Huskers get lesson in toughness from Texas Tech; can NU learn for future tests?
KANSAS CITY, Mo. — Chris Beard pointed to the end of Texas Tech’s first half in the Red Raiders’ Tuesday night win over Nebraska in the championship of the Hall of Fame Classic.
The game was tied at 26. Both teams were tired, the Texas Tech coach said. He didn’t want to call a timeout.
His players responded. Texas Tech outscored Nebraska 6-0 in the last 1:25, getting buckets on three straight possessions while stopping the Huskers three straight times on defense.
“I started to see a little bit of the mental toughness that we have to have, not to win, but to survive, in the Big 12,” Beard said. “I thought our guys were pretty mentally tough. I thought our guys were just as tired as them, and we made a few more plays during that stretch. I was really pleased with the mental toughness in that stretch when we were physically tired,” Beard said.
If Nebraska is to win and survive, not only in the Big Ten but in the gantlet of the toughest tests remaining on its nonconference schedule, the Huskers would do well to learn from the lesson delivered to them by their old conference foe.
Texas Tech, like Nebraska, didn’t shoot great. The Red Raiders, like the Huskers, had to overcome plays and situations that didn’t go their way. But Tech responded when things got tight while NU couldn’t find an answer.
“I think we’re a casual team. I think there’s no doubt,” Nebraska coach Tim Miles said after the game. “So I think practice habits, and you work hard in practice to farm that out of them. But really, without opportunity in a high-level, conference-type game against a high-, high-quality opponent that’s so well-coached, it’s so hard to recreate it in practice.”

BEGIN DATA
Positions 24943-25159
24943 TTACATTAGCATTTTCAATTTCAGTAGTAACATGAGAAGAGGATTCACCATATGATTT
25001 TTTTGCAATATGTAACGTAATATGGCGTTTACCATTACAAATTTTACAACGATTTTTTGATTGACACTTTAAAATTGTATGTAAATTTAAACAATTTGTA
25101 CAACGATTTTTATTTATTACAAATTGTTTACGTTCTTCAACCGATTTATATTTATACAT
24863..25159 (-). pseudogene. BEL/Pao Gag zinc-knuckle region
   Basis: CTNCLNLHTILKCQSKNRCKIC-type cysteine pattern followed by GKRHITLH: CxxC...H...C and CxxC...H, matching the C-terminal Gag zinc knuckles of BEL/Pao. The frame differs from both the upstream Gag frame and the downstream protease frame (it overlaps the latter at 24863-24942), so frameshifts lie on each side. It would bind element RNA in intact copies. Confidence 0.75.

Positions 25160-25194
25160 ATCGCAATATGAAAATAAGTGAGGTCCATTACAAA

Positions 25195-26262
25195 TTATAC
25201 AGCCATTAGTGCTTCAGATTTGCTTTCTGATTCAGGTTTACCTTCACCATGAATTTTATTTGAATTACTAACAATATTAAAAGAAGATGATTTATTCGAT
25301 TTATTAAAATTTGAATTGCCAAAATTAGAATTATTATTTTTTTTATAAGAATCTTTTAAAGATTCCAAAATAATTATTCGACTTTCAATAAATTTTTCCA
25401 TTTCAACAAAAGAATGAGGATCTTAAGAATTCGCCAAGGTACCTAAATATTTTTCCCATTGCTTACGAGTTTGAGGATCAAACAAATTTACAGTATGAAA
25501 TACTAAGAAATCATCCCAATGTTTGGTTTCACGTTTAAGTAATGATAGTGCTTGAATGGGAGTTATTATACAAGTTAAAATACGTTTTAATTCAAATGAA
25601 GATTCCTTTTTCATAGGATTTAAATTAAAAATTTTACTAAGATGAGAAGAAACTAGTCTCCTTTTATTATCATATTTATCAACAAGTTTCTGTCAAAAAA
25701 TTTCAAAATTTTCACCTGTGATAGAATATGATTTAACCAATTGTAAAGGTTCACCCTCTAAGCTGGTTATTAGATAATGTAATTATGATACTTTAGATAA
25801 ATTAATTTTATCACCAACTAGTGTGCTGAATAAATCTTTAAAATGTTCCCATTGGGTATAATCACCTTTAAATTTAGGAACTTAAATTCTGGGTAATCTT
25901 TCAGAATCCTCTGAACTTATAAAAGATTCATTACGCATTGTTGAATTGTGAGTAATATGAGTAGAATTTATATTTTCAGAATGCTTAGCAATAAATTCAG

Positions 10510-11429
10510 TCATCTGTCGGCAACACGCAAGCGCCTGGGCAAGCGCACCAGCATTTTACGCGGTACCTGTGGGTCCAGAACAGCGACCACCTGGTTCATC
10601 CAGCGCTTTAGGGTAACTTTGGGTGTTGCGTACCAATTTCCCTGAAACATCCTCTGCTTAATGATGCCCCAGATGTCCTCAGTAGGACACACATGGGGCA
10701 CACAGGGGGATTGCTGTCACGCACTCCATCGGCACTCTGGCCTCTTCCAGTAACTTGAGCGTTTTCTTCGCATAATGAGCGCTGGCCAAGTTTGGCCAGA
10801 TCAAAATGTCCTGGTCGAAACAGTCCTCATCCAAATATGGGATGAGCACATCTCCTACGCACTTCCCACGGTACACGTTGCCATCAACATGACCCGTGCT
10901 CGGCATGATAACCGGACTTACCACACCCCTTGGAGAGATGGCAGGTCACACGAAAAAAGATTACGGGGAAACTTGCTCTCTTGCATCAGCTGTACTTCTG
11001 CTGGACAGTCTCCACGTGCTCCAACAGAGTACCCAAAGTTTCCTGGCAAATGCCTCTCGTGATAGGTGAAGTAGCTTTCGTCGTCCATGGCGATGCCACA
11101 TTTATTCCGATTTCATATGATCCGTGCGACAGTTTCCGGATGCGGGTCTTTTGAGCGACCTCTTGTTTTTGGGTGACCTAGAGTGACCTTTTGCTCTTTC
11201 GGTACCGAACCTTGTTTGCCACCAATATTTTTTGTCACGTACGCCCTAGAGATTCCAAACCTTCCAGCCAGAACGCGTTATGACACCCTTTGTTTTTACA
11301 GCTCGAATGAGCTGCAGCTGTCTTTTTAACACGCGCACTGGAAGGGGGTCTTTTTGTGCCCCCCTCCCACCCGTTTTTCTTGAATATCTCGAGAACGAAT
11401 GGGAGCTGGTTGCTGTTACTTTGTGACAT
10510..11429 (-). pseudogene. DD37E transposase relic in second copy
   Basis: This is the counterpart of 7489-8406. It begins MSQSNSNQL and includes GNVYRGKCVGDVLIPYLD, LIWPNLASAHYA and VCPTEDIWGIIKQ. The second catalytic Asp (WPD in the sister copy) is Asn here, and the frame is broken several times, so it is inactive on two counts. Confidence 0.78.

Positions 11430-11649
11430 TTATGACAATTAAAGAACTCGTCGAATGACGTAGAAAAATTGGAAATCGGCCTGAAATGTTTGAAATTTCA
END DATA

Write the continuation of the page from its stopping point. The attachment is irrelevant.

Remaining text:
Things had come easy for Nebraska in its first four games. The accolades were piling up as the Huskers dispatched four less-talented squads.
But against a team of similar ability, Tuesday looked a lot like the disappointing losses of last season that kept NU from getting into the NCAA Tournament.
“We lost. So, I mean, we failed the test,” senior forward Isaac Copeland said. “But … it’s early in the semester. We’ve got another big game coming up on Monday (at Clemson), and we can’t look past our next game Saturday. So go out and play hard there, make (Western Illinois) feel like we feel now, then get ready for the next test on Monday.”
Nebraska is still a highly skilled team with the potential on any night to beat most any team it runs up against. But when things are a grind — like they were against Texas Tech, like they will be deep in the dark of winter in Big Ten play — perhaps the biggest unanswered question is whether the Huskers can get out of their own way.
“What I find in teams over the years, when you’re in a grind-it-out game like this, if your offense isn’t going well, sometimes it’s hard to keep your enthusiasm, and you let your offense or lack thereof affect your play. And I thought that happened tonight,” Miles said. “I just thought we got frustrated and looked like a bunch of mopes out there, as Coach Mo (Jim Molinari) calls them. We just kind of get disappointed, it looks like. And you’ve just got to fight, you know?”
Nebraska was outscored 34-18 in points in the paint, 19-8 in points off turnovers and 10-3 on second-chance points (it was 9-0 late into the second half). The Huskers lost the rebounding battle 38-29. Those are tangible ways to measure a largely intangible part of basketball.
An opening 13-4 salvo by Nebraska wasn’t sustainable. And once Texas Tech settled in, the Red Raiders’ toughness, however one chooses to define it, won the day.
Nebraska, in its toughest tests, will have to define its own version of toughness if the breakthrough season so many expect is to come to fruition. If the Huskers follow Texas Tech’s example, that definition will always be in question.
“We always kind of question our toughness. We question our physical toughness and our mental,” Beard said. I though tonight physically we made some big plays against an athletic Big Ten team.”